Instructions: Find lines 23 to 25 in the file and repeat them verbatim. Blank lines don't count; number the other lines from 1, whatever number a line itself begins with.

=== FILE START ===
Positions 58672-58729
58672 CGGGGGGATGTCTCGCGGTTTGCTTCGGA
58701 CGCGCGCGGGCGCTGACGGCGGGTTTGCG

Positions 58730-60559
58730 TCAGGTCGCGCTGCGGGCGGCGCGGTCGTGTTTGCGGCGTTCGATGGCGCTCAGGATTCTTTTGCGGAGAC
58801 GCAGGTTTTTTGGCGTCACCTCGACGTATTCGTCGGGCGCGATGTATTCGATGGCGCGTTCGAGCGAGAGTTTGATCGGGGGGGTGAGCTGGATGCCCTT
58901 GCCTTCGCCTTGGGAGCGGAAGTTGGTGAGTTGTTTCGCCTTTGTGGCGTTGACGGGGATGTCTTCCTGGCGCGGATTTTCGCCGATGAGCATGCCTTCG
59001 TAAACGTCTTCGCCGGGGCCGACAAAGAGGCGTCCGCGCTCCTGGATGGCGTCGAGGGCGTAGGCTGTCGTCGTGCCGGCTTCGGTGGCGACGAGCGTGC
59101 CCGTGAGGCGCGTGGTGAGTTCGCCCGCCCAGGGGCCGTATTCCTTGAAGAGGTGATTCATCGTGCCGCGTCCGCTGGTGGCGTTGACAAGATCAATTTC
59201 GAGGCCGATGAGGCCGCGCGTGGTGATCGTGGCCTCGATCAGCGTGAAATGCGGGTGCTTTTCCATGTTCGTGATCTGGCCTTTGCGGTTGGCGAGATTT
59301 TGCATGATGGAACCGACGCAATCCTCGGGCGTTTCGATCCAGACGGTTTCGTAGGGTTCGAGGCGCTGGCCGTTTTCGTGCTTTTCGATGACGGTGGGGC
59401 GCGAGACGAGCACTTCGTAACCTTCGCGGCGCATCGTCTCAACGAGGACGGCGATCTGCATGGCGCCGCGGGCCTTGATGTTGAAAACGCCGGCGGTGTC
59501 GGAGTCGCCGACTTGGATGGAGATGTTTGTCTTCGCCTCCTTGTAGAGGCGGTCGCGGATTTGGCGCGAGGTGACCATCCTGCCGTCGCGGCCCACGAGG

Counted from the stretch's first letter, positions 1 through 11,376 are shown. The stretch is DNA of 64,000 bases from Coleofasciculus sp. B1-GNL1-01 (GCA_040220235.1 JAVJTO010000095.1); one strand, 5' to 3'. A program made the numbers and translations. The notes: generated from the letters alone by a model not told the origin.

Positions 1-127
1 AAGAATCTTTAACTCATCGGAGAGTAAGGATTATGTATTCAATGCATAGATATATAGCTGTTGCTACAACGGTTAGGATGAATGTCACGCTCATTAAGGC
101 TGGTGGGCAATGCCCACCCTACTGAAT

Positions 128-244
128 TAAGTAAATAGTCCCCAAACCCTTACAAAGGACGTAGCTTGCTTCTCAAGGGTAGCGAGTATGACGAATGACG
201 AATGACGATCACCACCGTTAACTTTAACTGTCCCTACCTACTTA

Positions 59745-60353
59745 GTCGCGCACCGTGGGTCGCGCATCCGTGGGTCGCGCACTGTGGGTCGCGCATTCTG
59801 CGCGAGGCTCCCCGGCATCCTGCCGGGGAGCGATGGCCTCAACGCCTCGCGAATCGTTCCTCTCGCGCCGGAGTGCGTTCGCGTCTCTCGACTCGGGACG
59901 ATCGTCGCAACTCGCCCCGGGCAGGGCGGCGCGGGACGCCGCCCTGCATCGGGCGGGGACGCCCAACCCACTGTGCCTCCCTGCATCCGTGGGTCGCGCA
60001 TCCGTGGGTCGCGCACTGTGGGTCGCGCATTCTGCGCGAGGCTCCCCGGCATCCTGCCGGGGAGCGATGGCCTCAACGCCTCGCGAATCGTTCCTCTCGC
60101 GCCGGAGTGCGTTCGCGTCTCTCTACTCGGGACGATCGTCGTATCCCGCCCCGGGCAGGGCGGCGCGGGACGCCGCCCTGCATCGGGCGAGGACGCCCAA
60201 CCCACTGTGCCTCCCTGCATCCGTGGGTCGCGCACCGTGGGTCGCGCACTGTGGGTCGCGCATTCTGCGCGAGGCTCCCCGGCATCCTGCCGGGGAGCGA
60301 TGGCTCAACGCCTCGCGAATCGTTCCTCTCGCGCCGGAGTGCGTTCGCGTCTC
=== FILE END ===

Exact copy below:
59801 CGCGAGGCTCCCCGGCATCCTGCCGGGGAGCGATGGCCTCAACGCCTCGCGAATCGTTCCTCTCGCGCCGGAGTGCGTTCGCGTCTCTCGACTCGGGACG
59901 ATCGTCGCAACTCGCCCCGGGCAGGGCGGCGCGGGACGCCGCCCTGCATCGGGCGGGGACGCCCAACCCACTGTGCCTCCCTGCATCCGTGGGTCGCGCA
60001 TCCGTGGGTCGCGCACTGTGGGTCGCGCATTCTGCGCGAGGCTCCCCGGCATCCTGCCGGGGAGCGATGGCCTCAACGCCTCGCGAATCGTTCCTCTCGC